Holly, my wife, has been buying me erotic novels. She tells me it's because she knows I can write one and they are for research.
"Call them 'inspiration,'" she says enthusiastically.
Holly enlisted the aide of a Saint John book store employee to make her choices. "Bared to You," by Sylvia Day, is a New York Times bestseller and the first book in Day's Crossfire series. Her other purchase was a Canadian bestseller called "S.E.C.R.E.T.," by L. Marie Adeline.
Dutifully, I read them, sharing passages aloud that I found most poignant. Okay, "poignant" may not be the correct word, and while one would think "adjectives such as "shocking," "passionate" or "sexy" would be the most common choices, "ridiculous," "implausible" or just plain "stupid" tended to be the more fitting descriptive entries.
I mean, there's a scene in Adeline's book - L. Marie Adeline is a pseudonym for Dragon's Den producer, Lisa Gabriele - where the main character, Cassie, a young widow from a marriage to an abusive alcoholic who has signed up with a secret group where women empower themselves by embracing their sexuality through a series of sexual adventures, is flown via helicopter to a yacht in the Gulf of Mexico during a hurricane, abandoned by the pilot, then is swept overboard and rescued out of the raging waters by the man sent to make love to her. Not only does she have passionate sex with this man, she's not at all angry about almost drowning! This is such a distracting bit of idiocy that I could never get past it through the remainder of the novel.
The writing starts out quite strong, but tapers as the story progresses. Of course, the idea is gold. The marketing possibilities, since Cassie gets a gold bracelet charm as she completes each of the ten steps, are endless and brilliant, but I was left with the feeling that the book was written in a very short time span without time for common sense - perhaps Kevin O'Leary was getting cranky or the losing of Robert Herjavec from her show was just too much to bear.
Then there's Sylvia Day's Eva, a very young, wealthy socialite/some-kind-of-working-girl and sexual abuse survivor who falls for a gorgeous, young, impressively-endowed billionaire with night terrors - how can you not picture Mayor Mel Norton for this role. In the best interest of brevity, let's just say I wanted to like this girl, but ended up despising her. She's spoiled, whiny and entitled, and treats her bisexual roommate/protector like a servant (don't feel too sorry for him though, he's just as much unlikable). As much as I hate to admit it, I wound up secretly hoping her step brother would come back to finish her off.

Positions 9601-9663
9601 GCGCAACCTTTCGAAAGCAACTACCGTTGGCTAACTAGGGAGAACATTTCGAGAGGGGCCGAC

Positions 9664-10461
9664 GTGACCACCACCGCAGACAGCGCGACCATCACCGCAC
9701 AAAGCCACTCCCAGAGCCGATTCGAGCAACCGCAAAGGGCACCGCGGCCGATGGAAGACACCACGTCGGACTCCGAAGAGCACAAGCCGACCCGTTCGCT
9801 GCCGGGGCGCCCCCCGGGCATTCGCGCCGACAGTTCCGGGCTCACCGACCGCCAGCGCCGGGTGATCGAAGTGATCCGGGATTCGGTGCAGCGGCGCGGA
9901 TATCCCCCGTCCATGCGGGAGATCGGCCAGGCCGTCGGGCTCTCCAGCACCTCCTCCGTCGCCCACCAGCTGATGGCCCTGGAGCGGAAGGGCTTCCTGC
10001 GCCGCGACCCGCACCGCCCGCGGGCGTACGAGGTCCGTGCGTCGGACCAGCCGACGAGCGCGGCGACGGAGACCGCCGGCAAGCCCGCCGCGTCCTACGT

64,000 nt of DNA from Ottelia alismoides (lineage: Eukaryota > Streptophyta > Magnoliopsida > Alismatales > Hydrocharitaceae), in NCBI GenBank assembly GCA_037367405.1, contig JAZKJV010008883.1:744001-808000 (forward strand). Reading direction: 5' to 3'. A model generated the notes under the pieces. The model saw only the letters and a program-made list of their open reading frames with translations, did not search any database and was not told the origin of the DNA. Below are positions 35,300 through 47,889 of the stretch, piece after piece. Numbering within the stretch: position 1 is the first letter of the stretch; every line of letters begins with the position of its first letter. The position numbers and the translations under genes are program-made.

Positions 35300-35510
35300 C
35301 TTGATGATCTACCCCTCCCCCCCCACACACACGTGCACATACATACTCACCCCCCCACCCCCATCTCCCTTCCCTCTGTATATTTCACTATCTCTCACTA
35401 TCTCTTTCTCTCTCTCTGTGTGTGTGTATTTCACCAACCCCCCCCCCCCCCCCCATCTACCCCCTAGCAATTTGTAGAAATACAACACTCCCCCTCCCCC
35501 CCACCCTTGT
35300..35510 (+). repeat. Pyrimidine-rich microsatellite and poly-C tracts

While the thought of reading a sequel to either of these books makes me want to take an icepick to my eyes I discovered something about the grapevine - don't listen to reviews no matter how convincing they sound. I say this because I heard nothing but negativity about the wildly successful "Fifty Shades of Grey," but wound up uploading the eBook to my Kobo from the library, unbeknownst to Holly. E. L. James may not have had the professional editing behind her the others did, but she did bring something to the table that explains her book's success: originality.
It is not the stuff of classic literature by any means, but the characters are well developed and true - all of them. James also has a good grasp of human psychology and seems to have done her BDSM research. It moves beyond the painful predictability of most erotic novels and inexplicably left me sheepishly yearning for more. That's right, I'm presently nearing the conclusion to the second book in the series, "Fifty Shades Darker" and look forward to the final book in the trilogy, "Fifty Shades Freed." Nobody's more surprised than I am, but it is a nice surprise.
Now I keep handcuffs beside the bed - just in case. Holly's not impressed.